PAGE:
Your Community: What are its Vital Signs?

8 Feb
When you’re community is healthy, its usually pretty obvious. New content is being posted, discussions are ongoing, new members are signing up. But when your community is not healthy or when you are just starting up a new community, it can be a little more difficult to assess how things are going because there is much less visible activity. Nonetheless, you need to know whether the community is growing, and if not what you can do about it.

Here are some metrics that we use to assess the health of communities that are not particularly active and the tactics that we use if these vital signs move into the warning zone.

Proportion of  active users – This is the fraction of your site’s membership that has visited the site over the past seven days. You could use a longer or shorter time frame, but we find that a week works well. We like to see this value above 50%.

When this value drops below 50%, there are two things we typically do: (1) Make sure that there is sufficient new content being added to the community. This requires authoring new content, finding new content from elsewhere, or working with members to generate new content. (2) Make sure that notifications are enabled so that all community members are aware of the new content that is available.

A lot of people are lurkers, and you may find that your community does not look particularly active, but has a relatively high fraction of active users. In this case, we would start to engage with individuals within the community to encourage more active participation.

Average user page views – The average unique page views per user over the last seven days provides a measure of how much content/interaction on your site is of interest to your members. You want to measure this over a time period like a week rather than per session because a user may visit your site several times, looking at different information each time. The higher this number the better, but we start to get worried if its less than 2 because it means that users are hitting your site, but not finding enough of interest to keep them there. When this happens there is a good chance that they will drop out of the community.

When this is the case, there are a couple of potential problems. First, you may not have enough new content, so that users are checking in but not seeing anything new. Second, it may indicate that there are usability issues with your site that are acting as barriers to the user. For example, if the discussion area on your site is reasonably active, but the home page does not provide any obvious way to easily go to new discussion threads or replies, you may have the right content, but not be making it easy enough for your members to find.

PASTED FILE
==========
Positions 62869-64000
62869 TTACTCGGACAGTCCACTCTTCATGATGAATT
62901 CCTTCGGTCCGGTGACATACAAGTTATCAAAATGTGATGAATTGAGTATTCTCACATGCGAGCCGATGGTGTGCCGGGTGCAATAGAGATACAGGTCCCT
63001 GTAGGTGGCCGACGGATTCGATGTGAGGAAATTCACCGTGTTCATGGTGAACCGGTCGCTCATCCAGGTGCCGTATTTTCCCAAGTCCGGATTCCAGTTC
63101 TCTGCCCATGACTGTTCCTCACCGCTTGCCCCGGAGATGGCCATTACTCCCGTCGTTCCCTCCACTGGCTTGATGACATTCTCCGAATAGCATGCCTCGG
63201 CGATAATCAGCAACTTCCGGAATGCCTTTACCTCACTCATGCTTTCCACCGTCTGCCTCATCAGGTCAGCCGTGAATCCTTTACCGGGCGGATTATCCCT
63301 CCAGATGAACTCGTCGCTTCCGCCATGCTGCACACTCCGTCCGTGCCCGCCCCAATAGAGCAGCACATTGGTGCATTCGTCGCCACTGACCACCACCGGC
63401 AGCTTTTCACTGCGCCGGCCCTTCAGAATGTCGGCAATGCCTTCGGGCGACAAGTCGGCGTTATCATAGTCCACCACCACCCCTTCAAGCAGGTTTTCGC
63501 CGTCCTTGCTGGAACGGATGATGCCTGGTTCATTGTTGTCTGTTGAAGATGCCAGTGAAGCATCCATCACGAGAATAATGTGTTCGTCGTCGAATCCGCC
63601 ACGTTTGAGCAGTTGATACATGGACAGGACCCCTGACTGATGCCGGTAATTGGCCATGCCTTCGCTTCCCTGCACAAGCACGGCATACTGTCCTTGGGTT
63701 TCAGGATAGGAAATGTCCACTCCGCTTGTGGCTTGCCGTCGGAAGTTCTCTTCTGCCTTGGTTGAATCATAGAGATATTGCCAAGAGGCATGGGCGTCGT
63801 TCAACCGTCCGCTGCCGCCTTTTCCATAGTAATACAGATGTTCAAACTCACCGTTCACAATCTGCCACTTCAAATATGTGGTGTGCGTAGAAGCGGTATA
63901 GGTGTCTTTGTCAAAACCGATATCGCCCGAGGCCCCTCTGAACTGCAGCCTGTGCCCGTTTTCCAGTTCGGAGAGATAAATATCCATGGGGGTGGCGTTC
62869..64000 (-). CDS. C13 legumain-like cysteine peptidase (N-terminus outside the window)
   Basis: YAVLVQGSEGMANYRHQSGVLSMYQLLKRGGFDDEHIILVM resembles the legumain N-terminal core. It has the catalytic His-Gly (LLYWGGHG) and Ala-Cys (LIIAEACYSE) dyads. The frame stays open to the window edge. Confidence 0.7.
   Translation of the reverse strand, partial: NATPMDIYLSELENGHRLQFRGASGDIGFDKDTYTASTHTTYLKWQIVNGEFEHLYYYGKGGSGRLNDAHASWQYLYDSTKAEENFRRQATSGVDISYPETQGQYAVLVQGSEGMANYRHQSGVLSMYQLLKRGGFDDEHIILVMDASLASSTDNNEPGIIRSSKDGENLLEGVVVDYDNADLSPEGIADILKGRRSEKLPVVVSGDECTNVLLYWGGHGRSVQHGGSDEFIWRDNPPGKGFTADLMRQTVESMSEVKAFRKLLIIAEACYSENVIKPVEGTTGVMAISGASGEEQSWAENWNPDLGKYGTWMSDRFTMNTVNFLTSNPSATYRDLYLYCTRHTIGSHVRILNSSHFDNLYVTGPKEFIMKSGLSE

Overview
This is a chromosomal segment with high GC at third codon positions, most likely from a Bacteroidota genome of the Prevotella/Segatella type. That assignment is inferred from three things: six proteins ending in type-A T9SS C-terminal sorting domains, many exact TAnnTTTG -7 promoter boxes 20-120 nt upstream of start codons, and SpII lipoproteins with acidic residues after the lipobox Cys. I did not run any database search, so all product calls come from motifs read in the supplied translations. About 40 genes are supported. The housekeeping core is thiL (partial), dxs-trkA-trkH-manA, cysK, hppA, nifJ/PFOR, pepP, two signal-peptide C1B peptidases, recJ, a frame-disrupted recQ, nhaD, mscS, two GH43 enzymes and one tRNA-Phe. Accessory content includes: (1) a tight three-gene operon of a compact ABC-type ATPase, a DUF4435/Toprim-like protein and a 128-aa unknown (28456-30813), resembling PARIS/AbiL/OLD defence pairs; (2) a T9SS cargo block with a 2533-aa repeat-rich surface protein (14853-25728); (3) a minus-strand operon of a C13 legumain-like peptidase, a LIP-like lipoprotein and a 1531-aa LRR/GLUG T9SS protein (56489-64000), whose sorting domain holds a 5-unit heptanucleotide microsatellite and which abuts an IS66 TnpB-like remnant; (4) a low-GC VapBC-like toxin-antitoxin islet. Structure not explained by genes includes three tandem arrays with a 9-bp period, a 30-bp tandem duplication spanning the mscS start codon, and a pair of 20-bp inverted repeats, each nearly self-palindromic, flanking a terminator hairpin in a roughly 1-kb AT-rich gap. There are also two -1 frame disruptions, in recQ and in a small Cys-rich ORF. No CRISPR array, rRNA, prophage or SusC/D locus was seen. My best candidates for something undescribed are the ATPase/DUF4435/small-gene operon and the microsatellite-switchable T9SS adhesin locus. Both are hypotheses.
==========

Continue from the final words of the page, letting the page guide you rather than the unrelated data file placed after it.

Net community growth – This is the number of new users over the past seven days minus the number of users who have left the community. If you do not require explicit registration for your community, then you will need to use some sort of heuristic to both identify users and also to effectively remove them from the community if they have been inactive for a sufficient period of time.

Community growth is usually a function of community size; bigger communities grow more quickly. Of course, there is an upper limit in the total addressable audience for any community, and should you be lucky enough to approach it, growth will obviously slow. Initially, however, most communities are small and grow by word of mouth. We like to see communities growing at the rate of at least 1 new member for every 20 or so existing members. If you aren’t achieving this, then you can explicitly enlist the help of your members. Get them to invite the friends or colleagues into the community. As the community grows larger, you may find traditional SEO techniques will help draw new users in. You can also look into other social media platforms such as Twitter.


One Response to “Your Community: What are its Vital Signs?”


  1. Online Community Management Links Roundup 24/02/12 - Community Management Links | Blaise Grimes-Viort - February 27, 2012

    […] Your Community: What are its Vital Signs? […]

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